However, this reading of Duhem-Quine paints a somewhat unrealistic picture of scientific practice, because in case of failure there usually exist further contextual cues where the error causing the failure has most likely occurred. While in the abstract formal representation of theories that is sometimes used to explain Duhem-Quine, the premises are represented as propositions with no further information, scientists usually have good reasons to consider the failure of some premises as more likely than others. In science and engineering, the premises are usually ordered in a hierarchy that starts with the fundamental physical, chemical or biological theories, ranges over various steps of system description and approximation down to the computer algorithms and, ultimately, the programm code. If a simulation fails one would start to examine the premises in backward order. And this is only reasonable, because prima facie, it is more likely that your own program code contains a bug than, say, that the theory of quantum mechanics is false or that some of the tried and tested approximation-techniques are wrong. Though, of course, this is not completely out of the question, too. It should be understood that the credibility of the various premises occurring in this hierarchy does not follow their generality, but depends on their respective track record of successful applications in the past. It can safely be assumed that this situation is typical for normal science.
It must be conceded, though, that during a scientific revolution or within cross-paradigm-discourse, there might be no hierarchy of premises to rely on, because some of the premises higher up in the hierarchy, like the fundamental theories, are not generally accepted any more. In this situation, there might, as Kuhn suggested, only be vague meta-principles left to rely on and we must face the possibility of not being able to resolve all conflicts of scientific opinion.
What about the conscious falsifications like artificial viscosity and “Arakawa's trick” that - according to some philosophers of science - are introduced by simulations scientists in order to make their simulations work? This reading has not gone unchallenged, and it has been called in to question whether the artificial viscosity that Winsberg mentions is more than just another harmless approximation (Peschard 2011b) or whether “Arakawa's trick” not merely compensates for errors made at another place, which would make it an example of a simulation the success of which is badly understood rather than one that is very representative of simulation-based science (Beisbart 2011, 333f.). It seems that these philosophically certainly interesting examples concern exceptions rather than what is the rule in the scientific practice with simulations. For the time being that is to say, because it is well imaginable that in the future development of science these tricks become more common.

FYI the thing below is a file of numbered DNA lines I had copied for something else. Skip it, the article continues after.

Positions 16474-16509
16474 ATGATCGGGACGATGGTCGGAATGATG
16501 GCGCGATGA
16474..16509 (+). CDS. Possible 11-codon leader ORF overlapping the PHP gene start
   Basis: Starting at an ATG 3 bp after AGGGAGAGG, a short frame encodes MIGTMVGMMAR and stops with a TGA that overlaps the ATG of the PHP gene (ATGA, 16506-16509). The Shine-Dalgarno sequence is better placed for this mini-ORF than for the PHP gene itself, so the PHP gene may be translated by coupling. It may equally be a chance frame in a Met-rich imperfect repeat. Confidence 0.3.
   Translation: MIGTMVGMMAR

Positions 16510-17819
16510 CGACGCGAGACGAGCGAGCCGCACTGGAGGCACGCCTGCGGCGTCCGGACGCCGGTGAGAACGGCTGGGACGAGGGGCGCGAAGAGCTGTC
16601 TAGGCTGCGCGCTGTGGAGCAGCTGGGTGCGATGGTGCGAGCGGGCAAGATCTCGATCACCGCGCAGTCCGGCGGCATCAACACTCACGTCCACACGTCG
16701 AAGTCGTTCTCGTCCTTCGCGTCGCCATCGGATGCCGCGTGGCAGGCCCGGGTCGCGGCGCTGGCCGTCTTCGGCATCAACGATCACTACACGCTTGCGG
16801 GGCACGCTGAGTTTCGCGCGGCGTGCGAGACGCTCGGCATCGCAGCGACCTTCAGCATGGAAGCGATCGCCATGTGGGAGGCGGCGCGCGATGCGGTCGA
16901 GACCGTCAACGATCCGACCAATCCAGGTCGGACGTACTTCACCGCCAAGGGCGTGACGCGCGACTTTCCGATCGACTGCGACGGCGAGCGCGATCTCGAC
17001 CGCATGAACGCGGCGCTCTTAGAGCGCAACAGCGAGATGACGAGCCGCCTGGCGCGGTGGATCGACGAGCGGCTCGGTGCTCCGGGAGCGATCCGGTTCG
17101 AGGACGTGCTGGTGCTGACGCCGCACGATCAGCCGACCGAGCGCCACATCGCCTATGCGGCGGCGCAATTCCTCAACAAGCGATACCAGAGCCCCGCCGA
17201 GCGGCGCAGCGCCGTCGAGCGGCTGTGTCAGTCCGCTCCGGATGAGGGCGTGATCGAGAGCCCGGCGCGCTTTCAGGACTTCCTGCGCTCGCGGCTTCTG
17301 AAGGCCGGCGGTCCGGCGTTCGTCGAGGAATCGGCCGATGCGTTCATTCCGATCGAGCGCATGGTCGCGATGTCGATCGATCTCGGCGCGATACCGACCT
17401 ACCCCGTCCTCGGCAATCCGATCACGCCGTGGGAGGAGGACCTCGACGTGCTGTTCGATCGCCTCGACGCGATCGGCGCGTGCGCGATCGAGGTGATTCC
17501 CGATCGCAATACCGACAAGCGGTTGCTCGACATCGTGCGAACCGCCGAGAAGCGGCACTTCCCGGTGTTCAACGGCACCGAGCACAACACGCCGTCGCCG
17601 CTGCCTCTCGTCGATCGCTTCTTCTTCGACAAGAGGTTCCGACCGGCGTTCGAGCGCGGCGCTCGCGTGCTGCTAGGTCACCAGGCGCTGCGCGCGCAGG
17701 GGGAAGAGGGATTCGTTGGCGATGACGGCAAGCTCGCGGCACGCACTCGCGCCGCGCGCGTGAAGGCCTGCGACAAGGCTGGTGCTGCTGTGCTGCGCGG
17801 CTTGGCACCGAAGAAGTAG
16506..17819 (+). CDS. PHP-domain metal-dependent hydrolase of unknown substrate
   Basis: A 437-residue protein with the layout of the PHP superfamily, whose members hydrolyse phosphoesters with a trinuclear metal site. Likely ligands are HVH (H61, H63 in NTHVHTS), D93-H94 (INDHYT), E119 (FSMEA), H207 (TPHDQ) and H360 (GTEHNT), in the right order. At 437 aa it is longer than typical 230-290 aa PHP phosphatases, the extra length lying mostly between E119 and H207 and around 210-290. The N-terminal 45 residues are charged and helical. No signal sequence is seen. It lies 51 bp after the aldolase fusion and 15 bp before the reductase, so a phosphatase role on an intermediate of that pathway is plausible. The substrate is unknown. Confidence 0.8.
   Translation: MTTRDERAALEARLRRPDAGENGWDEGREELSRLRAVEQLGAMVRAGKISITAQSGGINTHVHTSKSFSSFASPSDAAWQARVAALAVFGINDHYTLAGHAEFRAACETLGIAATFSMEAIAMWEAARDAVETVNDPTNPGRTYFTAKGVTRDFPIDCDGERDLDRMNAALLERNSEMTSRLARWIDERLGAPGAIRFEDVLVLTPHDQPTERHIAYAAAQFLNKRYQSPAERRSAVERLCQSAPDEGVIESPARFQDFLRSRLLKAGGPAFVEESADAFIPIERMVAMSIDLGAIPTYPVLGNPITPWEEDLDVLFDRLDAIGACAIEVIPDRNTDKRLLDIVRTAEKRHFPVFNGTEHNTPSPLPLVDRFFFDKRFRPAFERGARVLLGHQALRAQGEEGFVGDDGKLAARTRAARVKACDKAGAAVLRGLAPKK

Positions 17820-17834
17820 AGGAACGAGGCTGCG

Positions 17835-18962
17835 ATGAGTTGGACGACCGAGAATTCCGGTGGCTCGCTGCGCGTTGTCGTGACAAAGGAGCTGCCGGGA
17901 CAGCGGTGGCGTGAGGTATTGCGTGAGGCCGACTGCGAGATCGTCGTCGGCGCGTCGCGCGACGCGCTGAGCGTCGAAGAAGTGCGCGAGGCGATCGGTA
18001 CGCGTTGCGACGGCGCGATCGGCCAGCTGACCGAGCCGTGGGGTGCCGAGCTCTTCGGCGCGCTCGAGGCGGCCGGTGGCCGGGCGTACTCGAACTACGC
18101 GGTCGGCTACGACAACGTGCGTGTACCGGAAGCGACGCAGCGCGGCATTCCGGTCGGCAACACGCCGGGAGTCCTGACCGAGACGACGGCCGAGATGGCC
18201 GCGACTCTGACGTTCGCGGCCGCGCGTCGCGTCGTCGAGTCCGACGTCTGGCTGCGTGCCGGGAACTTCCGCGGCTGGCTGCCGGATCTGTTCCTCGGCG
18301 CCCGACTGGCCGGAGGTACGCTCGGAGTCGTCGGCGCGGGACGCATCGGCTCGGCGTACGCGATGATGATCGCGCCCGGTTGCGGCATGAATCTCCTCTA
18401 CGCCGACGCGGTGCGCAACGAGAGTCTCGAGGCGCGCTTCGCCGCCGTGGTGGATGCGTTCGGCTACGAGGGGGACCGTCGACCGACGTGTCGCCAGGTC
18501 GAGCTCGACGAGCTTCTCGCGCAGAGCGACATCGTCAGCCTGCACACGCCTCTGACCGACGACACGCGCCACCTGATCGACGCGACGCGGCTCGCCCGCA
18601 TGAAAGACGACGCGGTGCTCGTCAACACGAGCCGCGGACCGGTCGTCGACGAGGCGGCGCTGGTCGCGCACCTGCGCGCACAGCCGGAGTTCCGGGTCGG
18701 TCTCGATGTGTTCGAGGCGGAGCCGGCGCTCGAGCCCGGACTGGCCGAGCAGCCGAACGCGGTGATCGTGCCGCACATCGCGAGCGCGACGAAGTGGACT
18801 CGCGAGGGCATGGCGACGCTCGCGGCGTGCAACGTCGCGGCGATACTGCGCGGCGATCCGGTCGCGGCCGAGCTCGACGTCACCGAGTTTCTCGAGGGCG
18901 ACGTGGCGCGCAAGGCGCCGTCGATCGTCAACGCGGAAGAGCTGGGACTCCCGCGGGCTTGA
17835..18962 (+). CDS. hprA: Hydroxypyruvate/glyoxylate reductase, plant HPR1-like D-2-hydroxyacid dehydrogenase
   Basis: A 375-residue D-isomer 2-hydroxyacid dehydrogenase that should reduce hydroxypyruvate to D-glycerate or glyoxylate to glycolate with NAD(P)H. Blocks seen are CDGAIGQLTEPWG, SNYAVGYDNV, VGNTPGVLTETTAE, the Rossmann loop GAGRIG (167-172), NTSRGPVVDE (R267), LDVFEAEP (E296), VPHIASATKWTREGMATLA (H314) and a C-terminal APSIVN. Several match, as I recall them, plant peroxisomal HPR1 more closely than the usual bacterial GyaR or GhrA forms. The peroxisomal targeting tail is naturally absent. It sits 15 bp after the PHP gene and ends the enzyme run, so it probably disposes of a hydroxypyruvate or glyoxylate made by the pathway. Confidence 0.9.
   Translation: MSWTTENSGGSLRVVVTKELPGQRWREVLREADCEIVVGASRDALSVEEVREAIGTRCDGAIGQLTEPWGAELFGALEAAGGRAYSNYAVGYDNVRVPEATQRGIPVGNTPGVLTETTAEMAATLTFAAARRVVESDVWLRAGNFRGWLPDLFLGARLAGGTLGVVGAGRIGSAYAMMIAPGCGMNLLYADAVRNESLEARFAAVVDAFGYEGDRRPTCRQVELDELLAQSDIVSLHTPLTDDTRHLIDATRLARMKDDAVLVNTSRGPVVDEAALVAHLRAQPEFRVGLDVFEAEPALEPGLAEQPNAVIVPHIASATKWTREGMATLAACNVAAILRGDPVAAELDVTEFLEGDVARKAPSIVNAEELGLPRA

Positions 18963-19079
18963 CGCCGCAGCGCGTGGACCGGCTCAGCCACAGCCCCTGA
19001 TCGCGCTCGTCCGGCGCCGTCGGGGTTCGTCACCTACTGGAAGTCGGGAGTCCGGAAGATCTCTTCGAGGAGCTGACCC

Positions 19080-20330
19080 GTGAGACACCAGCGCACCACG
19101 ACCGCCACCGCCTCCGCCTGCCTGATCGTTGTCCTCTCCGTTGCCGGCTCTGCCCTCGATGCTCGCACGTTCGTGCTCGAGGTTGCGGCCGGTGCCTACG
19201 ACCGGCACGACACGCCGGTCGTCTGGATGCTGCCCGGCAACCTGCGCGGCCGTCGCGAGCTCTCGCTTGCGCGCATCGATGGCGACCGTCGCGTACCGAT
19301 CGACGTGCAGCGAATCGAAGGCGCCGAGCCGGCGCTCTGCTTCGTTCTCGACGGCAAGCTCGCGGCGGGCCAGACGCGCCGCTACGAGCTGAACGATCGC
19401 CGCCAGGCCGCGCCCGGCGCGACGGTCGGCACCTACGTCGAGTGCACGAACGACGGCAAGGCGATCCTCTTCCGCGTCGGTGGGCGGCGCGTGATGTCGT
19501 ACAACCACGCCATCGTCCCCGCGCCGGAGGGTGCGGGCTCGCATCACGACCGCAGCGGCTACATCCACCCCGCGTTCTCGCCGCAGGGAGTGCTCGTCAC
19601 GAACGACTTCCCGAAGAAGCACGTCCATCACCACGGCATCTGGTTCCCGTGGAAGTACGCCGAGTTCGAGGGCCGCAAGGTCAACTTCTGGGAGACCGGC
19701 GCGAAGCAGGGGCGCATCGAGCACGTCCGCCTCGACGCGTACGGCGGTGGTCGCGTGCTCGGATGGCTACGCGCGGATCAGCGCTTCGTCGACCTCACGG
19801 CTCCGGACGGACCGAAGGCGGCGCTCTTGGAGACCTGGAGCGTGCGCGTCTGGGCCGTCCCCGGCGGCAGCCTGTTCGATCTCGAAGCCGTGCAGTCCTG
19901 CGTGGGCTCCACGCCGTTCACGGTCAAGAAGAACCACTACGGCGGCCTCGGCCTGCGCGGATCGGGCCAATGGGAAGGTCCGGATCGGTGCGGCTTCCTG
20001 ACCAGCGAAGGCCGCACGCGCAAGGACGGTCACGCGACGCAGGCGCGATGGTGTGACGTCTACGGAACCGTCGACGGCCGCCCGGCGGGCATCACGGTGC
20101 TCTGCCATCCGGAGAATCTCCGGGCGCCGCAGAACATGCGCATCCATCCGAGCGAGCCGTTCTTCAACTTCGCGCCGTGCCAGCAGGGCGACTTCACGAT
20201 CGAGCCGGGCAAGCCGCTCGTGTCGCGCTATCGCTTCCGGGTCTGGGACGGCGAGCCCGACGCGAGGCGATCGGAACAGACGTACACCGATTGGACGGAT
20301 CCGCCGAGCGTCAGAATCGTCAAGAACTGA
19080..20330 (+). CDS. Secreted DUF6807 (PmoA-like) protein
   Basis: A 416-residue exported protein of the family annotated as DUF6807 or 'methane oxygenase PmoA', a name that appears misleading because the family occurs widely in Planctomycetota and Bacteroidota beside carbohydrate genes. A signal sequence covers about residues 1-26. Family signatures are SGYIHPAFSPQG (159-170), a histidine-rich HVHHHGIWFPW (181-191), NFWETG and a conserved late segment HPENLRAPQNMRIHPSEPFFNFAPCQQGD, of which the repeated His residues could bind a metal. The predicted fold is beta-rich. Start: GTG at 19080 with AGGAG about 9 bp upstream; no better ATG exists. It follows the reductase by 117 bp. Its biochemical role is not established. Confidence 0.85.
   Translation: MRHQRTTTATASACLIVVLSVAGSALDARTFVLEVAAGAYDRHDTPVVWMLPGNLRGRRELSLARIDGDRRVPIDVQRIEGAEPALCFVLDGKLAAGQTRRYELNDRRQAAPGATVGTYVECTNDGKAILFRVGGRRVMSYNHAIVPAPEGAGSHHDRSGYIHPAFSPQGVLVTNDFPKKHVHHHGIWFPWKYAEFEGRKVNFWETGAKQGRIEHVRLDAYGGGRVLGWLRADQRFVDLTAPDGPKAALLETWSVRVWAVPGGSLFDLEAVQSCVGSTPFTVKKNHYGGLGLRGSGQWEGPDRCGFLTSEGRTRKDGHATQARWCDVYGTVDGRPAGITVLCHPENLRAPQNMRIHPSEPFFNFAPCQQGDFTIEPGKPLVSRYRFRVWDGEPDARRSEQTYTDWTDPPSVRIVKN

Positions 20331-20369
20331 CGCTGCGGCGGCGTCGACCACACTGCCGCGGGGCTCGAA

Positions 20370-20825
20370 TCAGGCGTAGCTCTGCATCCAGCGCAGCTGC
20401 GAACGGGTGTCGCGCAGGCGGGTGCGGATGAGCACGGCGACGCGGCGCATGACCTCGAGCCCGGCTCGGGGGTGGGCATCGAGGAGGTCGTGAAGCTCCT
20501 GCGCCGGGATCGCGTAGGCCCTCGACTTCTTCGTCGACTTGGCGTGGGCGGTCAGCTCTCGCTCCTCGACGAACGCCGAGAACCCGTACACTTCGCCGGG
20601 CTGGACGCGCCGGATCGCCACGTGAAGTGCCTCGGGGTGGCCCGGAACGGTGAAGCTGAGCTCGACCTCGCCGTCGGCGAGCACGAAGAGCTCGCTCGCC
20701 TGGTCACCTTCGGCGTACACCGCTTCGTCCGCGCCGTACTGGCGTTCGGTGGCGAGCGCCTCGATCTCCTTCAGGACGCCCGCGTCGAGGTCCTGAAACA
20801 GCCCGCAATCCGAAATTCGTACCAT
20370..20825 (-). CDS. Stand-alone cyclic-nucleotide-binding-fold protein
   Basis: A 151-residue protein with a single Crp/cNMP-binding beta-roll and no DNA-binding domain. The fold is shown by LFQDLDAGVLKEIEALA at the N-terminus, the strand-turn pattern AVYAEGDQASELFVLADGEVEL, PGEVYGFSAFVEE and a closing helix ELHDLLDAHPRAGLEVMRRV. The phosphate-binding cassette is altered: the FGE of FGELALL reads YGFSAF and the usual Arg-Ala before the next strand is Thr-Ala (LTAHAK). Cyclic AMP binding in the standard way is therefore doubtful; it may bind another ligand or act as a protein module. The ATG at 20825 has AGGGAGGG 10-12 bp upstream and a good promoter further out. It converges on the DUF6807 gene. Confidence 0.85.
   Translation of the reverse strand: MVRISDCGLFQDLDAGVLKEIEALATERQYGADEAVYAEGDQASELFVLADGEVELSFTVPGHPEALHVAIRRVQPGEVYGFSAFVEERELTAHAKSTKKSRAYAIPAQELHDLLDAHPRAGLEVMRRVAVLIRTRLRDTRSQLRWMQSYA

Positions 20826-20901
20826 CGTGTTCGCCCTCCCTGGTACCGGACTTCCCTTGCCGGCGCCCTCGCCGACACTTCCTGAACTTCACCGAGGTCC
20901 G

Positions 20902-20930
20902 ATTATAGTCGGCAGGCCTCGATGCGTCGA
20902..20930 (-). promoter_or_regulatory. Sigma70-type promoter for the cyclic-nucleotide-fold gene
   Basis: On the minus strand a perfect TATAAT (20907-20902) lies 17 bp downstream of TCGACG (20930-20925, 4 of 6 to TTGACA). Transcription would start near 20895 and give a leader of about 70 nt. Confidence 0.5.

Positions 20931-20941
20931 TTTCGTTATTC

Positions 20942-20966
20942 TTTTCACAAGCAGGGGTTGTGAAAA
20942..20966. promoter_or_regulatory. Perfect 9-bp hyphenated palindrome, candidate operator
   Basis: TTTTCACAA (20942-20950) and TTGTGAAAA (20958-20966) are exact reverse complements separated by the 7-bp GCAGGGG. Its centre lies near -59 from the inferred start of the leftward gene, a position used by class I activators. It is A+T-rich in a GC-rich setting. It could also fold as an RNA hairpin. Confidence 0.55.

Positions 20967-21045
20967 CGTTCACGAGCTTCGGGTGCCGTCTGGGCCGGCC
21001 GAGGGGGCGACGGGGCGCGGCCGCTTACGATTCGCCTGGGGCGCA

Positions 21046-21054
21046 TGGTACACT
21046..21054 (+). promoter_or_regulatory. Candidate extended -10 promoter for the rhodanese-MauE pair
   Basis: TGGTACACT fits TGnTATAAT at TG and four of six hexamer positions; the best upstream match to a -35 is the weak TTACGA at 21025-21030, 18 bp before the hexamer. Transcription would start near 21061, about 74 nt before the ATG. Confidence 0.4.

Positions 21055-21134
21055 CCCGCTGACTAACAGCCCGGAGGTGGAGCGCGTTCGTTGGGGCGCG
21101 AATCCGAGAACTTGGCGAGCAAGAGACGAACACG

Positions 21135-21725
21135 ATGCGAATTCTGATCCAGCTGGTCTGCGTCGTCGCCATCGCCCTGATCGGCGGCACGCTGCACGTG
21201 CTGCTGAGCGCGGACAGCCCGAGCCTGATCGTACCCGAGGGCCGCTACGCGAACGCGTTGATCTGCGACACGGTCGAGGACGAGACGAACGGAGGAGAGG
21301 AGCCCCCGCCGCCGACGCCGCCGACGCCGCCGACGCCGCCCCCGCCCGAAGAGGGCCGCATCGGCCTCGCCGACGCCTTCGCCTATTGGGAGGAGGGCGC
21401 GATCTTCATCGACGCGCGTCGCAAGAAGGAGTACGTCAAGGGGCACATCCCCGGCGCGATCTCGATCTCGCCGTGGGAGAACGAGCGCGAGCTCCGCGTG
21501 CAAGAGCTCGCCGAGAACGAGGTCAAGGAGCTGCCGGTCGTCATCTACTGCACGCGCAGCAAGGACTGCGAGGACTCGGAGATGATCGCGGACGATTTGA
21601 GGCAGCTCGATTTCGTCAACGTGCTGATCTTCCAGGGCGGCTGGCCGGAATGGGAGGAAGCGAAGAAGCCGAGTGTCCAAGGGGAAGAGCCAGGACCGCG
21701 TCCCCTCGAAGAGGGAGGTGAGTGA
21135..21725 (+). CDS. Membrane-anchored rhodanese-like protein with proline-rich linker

Summing it up, with respect to the Duhem-Quine-thesis there are neither additional challenges nor additional chances for the validation of simulations. Under normal science-conditions it does not play a role at all. Other than that it merely reflects the greater methodological imponderabilities during a revolutionary phase or in an inter-paradigm context.
 See Arnold/Kaestner (2013, sec. 3.4) for a case-study containing a detailed description of this hierarchy of premises.
 But see Lenhard (2019) in chapter 39 in this book, who paints a very different picture. I cannot resolve the differences here. In part they are due to Lenhard using examples where “ 'due to interactivity, modularity does not break down a complex system into separately manageable pieces.' ” To me it seems that as far as software design goes, it is always possible - and in fact good practice - to design the system in such a way that each unit can be tested separately. As far as validation goes, I admit that this may not work as easily because of restrictions concerning the availability of empirical data.